Monument to the Victims of the USS Maine (Havana)
The Monument to the Victims of the USS Maine (Spanish: Monumento a las víctimas del Maine) was built in 1925 in on the Malecón boulevard at the end of Línea street, in the Vedado neighborhood of Havana, Cuba, built in honor of the American sailors that died in the explosion of USS Maine in 1898, which served as the pretext for the United States to declare war on Spain thus starting the Spanish–American War. The ship had anchored at Havana three weeks prior at the request of American consul Fitzhugh Lee.
The monument was crowned with an American eagle. Its wings extended vertically in such a way that a hurricane damaged the monument the following year. The original eagle was replaced in 1926 by one with horizontal wings. The first one is now in the U.S. Embassy building in Havana.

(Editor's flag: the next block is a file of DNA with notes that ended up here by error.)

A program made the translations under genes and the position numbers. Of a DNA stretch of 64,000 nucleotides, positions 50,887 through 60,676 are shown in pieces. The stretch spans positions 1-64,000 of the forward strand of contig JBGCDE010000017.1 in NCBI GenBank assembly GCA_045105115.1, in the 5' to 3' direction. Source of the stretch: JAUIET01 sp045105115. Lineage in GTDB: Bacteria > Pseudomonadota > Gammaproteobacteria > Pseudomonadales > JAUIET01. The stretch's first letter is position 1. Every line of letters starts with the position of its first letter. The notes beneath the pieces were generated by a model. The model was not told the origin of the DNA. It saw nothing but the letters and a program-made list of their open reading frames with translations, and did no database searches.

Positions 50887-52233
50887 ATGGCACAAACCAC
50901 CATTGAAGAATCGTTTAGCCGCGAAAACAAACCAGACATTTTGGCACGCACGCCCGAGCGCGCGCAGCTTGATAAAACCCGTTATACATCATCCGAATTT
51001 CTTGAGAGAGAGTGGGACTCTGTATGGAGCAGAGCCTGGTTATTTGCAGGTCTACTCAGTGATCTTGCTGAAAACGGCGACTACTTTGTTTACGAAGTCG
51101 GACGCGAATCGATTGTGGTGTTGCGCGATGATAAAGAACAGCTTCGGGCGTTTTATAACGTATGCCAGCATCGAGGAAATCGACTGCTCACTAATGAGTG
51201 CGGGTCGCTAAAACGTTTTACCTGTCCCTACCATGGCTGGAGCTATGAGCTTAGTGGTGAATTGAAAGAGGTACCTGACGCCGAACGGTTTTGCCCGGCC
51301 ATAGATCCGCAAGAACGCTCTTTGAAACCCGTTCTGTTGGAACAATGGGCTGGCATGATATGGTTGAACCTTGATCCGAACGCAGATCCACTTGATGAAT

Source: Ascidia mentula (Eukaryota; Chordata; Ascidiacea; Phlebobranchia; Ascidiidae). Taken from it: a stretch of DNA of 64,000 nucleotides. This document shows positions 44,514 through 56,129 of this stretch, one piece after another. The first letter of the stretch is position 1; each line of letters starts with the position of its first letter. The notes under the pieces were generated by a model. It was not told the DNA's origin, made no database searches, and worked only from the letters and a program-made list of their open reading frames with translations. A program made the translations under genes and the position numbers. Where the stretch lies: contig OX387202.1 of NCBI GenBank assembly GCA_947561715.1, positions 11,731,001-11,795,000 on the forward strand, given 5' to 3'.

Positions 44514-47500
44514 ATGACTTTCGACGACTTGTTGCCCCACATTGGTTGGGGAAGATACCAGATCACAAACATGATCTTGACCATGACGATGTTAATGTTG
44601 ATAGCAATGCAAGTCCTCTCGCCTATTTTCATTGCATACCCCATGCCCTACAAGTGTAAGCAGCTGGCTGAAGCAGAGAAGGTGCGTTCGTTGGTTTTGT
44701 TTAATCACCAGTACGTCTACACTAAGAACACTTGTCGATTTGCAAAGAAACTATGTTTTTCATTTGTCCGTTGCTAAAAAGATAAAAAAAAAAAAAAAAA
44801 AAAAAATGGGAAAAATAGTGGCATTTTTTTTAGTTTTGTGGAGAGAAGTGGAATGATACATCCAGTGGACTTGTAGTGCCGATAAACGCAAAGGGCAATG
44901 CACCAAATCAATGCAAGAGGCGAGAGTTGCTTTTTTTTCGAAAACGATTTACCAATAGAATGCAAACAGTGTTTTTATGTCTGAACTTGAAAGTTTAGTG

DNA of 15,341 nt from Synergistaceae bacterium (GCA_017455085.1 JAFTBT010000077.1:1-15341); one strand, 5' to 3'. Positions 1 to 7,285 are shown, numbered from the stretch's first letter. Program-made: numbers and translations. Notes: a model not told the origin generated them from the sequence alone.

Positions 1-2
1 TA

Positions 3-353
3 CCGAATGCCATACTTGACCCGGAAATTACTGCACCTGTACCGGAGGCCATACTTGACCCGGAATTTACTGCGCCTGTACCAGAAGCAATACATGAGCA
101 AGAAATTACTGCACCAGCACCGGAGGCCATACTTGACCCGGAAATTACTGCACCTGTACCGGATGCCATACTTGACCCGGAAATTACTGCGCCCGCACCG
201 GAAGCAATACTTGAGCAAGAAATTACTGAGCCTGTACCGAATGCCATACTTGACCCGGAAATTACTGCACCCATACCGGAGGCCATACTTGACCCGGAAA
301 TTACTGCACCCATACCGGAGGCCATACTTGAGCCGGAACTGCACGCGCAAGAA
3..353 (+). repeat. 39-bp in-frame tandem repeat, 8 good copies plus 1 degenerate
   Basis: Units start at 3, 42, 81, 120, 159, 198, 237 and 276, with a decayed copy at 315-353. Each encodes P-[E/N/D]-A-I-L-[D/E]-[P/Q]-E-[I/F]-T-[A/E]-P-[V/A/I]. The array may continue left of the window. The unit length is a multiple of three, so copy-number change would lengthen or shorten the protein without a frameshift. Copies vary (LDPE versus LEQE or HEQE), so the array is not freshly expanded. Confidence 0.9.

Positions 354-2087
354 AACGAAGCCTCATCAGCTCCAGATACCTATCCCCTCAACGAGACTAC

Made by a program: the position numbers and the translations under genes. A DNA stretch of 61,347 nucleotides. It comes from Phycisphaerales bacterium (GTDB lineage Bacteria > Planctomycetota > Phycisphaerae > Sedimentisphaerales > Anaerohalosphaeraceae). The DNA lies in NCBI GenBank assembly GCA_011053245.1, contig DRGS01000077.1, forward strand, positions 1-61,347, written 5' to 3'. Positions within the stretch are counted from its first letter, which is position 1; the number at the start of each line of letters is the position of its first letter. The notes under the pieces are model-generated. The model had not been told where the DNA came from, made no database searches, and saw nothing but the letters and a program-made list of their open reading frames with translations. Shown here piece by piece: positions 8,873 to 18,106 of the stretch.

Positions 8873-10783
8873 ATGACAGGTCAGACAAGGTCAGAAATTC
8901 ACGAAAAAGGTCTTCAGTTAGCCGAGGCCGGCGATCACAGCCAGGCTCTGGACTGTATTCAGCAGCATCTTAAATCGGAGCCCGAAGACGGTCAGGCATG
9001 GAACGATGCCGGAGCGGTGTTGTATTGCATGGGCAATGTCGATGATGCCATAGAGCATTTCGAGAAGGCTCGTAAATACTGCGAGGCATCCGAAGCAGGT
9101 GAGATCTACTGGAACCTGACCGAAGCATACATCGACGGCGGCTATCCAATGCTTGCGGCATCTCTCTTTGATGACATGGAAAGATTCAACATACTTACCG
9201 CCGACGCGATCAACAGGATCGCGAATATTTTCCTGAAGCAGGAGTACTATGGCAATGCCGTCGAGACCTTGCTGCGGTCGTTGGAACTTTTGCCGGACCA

On 18 January 1961, the eagle and busts of the Americans were removed by a mob, because it was considered a "symbol of imperialism". The following inscription was later added:
To the victims of the Maine who were sacrificed by the imperialist voracity and their desire to gain control of the island of Cuba
February 1898 – February 1961
(A las víctimas de El Maine que fueron sacrificadas por la voracidad imperialista en su afán de apoderarse de la isla de Cuba.
Febrero 1898 – Febrero 1961)
The eagle's head was later given to Swiss diplomats. It too is now in the Embassy of the United States, Havana building. The body and the wings are stored in the Havana City History Museum. The museum's curator believes that good relations with the U.S. will be symbolized by the reunification of the parts of the eagle.